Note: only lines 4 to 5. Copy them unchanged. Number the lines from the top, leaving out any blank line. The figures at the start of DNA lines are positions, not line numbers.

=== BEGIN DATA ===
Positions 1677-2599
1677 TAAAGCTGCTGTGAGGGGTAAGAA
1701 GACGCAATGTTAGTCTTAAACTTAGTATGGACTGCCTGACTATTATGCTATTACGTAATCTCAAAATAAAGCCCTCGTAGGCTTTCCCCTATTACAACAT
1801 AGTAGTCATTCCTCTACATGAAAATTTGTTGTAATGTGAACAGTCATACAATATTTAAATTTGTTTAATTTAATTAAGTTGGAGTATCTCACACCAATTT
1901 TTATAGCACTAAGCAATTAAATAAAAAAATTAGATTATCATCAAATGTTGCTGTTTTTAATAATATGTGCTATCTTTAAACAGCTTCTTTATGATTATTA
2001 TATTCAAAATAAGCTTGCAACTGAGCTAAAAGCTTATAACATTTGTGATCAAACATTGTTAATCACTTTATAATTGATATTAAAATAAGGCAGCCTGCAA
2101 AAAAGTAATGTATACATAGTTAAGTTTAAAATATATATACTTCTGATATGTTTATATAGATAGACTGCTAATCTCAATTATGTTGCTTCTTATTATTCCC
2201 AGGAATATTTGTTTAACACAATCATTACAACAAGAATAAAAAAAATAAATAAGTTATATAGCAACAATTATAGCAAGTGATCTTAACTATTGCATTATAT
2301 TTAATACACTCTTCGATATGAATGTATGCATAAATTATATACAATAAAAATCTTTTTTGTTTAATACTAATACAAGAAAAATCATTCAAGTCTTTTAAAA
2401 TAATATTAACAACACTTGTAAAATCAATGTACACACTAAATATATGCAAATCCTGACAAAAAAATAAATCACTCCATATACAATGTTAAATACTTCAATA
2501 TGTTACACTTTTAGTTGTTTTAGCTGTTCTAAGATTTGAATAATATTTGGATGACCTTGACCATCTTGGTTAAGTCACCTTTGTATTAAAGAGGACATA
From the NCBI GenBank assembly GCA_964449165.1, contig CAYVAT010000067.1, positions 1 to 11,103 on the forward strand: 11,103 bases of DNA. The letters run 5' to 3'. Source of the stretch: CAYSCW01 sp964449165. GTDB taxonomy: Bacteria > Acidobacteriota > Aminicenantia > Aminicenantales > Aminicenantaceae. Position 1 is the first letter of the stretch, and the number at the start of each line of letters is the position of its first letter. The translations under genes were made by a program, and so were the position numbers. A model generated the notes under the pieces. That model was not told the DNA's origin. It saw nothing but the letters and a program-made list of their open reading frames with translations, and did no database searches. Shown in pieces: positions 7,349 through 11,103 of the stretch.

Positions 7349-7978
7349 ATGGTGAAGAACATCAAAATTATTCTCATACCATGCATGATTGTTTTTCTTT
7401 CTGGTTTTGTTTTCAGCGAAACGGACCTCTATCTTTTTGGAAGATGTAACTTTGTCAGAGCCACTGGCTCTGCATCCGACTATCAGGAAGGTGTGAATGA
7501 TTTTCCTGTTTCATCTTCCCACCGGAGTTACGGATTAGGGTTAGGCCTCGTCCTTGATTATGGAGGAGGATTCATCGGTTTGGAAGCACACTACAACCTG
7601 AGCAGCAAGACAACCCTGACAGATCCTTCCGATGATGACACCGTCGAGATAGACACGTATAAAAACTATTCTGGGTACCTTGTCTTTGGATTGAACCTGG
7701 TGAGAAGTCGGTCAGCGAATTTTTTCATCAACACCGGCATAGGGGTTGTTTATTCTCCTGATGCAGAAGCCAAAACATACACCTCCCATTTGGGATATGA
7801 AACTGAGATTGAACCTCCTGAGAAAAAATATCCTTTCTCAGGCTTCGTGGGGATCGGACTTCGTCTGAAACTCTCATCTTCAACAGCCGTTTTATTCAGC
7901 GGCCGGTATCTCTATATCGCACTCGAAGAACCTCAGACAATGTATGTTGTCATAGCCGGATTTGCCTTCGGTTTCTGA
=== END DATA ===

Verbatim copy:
1801 AGTAGTCATTCCTCTACATGAAAATTTGTTGTAATGTGAACAGTCATACAATATTTAAATTTGTTTAATTTAATTAAGTTGGAGTATCTCACACCAATTT
1901 TTATAGCACTAAGCAATTAAATAAAAAAATTAGATTATCATCAAATGTTGCTGTTTTTAATAATATGTGCTATCTTTAAACAGCTTCTTTATGATTATTA